1. Heritage Part of Indianapolis Quality of Life

James Glass
Column that appeared in the Indianapolis Star on

Did you ever think about what makes Indianapolis an interesting place to live? Probably you would say pro sports, Indianapolis 500 and the Brickyard, live music, museums, performing arts, symphony, theater productions, art galleries, zoo, antique shops, lectures, parks, and restaurants with lots of themes. Would you include heritage on your list? What is it? Why would it be on such a list?

Heritage is all around us. It is concentrated in the older parts of the city, but it exists in the suburbs too. It can be three-dimensional—neighborhoods, shopping areas, houses, schools, churches or synagogues, office buildings, fraternal lodges, parks, gardens, sculptures, bridges, or factories. Or it can be two-dimensional—old family photographs or diaries, church trustee minutes, business correspondence, government deed records. Or it also can be locked in a person’s memory—recollections of events and people of long ago. But to be really enjoyed, heritage has to be protected, recorded, and experienced. Where that has happened in Indianapolis, heritage has become part of our quality of life.

House museums, such as the Benjamin Harrison Home, James Whitcomb Riley Home, and Morris-Butler House, bring to life interesting and important people from our past. Museums in other historic buildings help us re-live stirring events that shaped our present: the Col. Eli Lilly Civil War Museum in the Soldiers’ and Sailors’ Monument, Indiana War Museum in the World War Memorial, Crispus Attucks Museum in Crispus Attucks Junior High School, and Indiana Medical History Museum in the Old Pathology Building at the former Central State Hospital. The Indiana State Museum and the Indiana Historical Society’s Indiana History Center have exhibits that explain Indianapolis history as part of the state’s story.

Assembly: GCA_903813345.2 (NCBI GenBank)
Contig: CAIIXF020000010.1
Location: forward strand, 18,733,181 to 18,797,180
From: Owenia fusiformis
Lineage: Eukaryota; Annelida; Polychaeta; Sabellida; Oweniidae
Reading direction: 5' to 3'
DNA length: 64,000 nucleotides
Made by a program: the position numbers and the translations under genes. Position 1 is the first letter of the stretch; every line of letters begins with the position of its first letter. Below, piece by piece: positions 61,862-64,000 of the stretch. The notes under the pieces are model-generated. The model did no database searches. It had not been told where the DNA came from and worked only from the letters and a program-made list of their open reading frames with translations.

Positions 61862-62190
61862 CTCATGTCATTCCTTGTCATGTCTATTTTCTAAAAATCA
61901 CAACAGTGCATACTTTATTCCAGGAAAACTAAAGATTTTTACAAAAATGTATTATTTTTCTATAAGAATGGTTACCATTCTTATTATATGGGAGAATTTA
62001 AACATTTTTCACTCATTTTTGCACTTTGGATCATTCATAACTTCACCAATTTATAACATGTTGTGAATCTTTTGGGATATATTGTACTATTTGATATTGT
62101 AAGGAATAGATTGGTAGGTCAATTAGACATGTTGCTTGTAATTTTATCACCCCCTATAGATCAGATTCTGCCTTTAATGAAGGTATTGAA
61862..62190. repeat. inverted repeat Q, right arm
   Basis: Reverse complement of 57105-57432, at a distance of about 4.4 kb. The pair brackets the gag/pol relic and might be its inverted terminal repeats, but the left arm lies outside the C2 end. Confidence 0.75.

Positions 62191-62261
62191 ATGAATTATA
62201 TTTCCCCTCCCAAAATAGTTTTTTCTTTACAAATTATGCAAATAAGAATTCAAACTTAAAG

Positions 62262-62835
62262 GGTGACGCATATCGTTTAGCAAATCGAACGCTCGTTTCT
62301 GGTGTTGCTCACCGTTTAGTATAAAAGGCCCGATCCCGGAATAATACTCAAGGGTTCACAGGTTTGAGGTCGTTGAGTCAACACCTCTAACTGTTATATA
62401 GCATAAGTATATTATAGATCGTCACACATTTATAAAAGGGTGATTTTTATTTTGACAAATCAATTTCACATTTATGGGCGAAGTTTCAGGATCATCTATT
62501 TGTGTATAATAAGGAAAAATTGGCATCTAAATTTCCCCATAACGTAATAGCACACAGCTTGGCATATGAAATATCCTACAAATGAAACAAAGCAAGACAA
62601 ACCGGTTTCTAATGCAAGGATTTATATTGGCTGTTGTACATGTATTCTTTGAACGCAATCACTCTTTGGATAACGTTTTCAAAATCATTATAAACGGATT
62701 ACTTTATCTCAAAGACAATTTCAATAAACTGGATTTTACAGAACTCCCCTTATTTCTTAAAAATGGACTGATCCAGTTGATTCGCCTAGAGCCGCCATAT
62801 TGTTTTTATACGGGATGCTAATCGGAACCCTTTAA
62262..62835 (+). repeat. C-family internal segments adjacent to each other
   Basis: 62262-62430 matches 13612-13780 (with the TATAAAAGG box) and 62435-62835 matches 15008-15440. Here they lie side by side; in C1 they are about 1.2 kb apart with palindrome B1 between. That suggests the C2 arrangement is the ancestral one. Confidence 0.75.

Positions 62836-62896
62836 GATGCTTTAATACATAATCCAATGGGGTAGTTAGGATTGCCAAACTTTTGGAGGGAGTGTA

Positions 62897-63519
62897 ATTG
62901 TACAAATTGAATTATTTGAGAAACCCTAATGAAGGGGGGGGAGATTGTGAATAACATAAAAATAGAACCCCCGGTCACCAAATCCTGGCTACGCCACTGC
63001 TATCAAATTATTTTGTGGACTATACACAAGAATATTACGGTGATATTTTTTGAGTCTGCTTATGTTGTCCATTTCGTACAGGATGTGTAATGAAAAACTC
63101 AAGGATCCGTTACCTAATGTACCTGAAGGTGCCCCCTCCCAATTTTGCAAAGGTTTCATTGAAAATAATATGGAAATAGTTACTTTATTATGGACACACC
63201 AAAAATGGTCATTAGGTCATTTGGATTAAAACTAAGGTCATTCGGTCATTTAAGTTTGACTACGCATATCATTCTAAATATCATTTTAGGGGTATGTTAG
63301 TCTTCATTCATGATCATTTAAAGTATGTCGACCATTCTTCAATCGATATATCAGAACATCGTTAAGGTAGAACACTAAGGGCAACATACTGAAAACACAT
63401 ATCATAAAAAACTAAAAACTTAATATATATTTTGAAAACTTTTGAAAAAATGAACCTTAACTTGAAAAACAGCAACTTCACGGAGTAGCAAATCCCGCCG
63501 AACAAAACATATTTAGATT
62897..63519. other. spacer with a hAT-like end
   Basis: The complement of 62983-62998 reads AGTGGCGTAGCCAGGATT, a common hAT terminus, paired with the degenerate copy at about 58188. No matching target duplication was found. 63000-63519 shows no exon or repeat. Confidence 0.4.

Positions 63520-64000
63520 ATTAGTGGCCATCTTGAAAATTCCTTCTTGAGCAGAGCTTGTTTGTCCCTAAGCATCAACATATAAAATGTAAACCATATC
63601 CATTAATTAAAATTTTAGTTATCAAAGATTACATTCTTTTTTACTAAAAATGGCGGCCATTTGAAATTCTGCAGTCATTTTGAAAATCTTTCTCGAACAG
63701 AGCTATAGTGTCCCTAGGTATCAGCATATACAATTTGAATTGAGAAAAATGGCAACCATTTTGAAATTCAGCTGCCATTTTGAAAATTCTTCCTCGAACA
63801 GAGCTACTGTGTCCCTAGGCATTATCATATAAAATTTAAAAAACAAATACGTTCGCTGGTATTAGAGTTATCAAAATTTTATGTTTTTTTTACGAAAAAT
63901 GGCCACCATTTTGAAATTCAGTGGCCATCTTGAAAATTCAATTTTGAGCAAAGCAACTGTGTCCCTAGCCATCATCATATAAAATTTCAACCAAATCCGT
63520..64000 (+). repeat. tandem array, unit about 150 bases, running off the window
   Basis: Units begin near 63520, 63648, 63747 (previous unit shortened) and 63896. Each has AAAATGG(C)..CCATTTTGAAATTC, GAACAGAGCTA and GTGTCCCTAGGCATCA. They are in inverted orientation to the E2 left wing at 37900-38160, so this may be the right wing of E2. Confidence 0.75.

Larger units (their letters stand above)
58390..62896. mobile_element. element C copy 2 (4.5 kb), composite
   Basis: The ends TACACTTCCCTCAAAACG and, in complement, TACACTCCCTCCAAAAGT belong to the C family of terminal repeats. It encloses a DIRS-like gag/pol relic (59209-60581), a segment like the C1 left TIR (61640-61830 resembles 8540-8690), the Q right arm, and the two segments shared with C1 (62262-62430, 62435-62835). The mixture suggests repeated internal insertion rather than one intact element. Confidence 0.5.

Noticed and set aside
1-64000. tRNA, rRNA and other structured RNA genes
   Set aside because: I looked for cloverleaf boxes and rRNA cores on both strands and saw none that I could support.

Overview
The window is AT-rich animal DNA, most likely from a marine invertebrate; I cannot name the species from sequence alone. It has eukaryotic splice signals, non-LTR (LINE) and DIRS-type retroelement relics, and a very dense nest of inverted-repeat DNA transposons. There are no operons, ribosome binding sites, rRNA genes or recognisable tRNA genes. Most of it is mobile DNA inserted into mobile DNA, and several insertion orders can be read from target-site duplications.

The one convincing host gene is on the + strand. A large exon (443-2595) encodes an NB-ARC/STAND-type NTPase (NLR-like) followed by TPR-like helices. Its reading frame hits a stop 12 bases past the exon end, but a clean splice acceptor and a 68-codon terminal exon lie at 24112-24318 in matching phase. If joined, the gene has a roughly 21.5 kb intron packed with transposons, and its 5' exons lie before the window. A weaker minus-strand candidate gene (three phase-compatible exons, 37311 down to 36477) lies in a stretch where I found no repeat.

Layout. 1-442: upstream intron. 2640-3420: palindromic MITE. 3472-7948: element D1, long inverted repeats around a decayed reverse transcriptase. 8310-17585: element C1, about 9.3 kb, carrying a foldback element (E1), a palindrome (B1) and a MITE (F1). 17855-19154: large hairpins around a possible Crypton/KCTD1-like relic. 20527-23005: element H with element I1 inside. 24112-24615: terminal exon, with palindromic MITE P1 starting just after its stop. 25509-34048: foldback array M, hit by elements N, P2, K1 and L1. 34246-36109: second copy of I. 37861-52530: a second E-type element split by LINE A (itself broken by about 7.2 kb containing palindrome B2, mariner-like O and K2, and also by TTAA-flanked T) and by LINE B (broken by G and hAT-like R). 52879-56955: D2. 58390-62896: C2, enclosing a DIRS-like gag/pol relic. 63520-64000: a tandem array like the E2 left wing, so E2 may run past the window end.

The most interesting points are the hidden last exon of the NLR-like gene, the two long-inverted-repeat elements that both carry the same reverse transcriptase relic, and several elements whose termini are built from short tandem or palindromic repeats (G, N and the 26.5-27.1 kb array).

Residents and visitors alike visit historic neighborhoods of the city to experience not just a single building, but a whole district of houses, streets, and alleys from the past. Lockerbie Square offers a glimpse of a working-class German neighborhood from the 1860s through 1890s. Ransom Place shows the cottages, churches, and gridiron (checkerboard) street plan of an African American neighborhood at the turn of the 20th century. Woodruff Place depicts life in one of the first suburbs of Indianapolis, while the Old Northside shows the variety of residential architecture built by well-to-do citizens after the Civil War.

Many alumni cherish their high schools and grade schools. Crispus Attucks, Shortridge, Howe, and Washington High Schools have been all saved and re-opened as junior highs in part because of the positive associations that alumni have with the historic buildings. Tech High School, once the Civil War Arsenal of Indianapolis, continues as a high school after 90 years. Grade schools have fared less successfully, but their connections to the history of their neighborhoods and importance to alumni memories are no less strong. Historic churches are many and spread across the city. Many have small congregations, who are devoted to the ministries and heritage they represent.

Two-dimensional history contributes to the interest of life in Indianapolis too. The rich photographic collections of the Indiana Historical Society are used by businesses, publishers, newspapers, and individuals to find out what the city looked like in the past. Genealogists use the family records of the Indiana State Library to trace their roots. Canal enthusiasts find the original drawings of local canals from the 1840s in the Indiana State Archives. Residents of historic neighborhoods research the old city directories at the Indianapolis Central Public Library to find out who lived in their houses before them.

Many older citizens know the history of communities, organizations, businesses, and neighborhoods within the city. Occasionally, enterprising children or grandchildren, historians, or friends tape their comments and use the oral history to write records of the past.

In this series of columns, I would like to explore the many ways in which heritage contributes already and has the potential to contribute to the quality of life in Indianapolis. I will also touch on ways in which our heritage may be threatened and look for ways in which we can preserve it.

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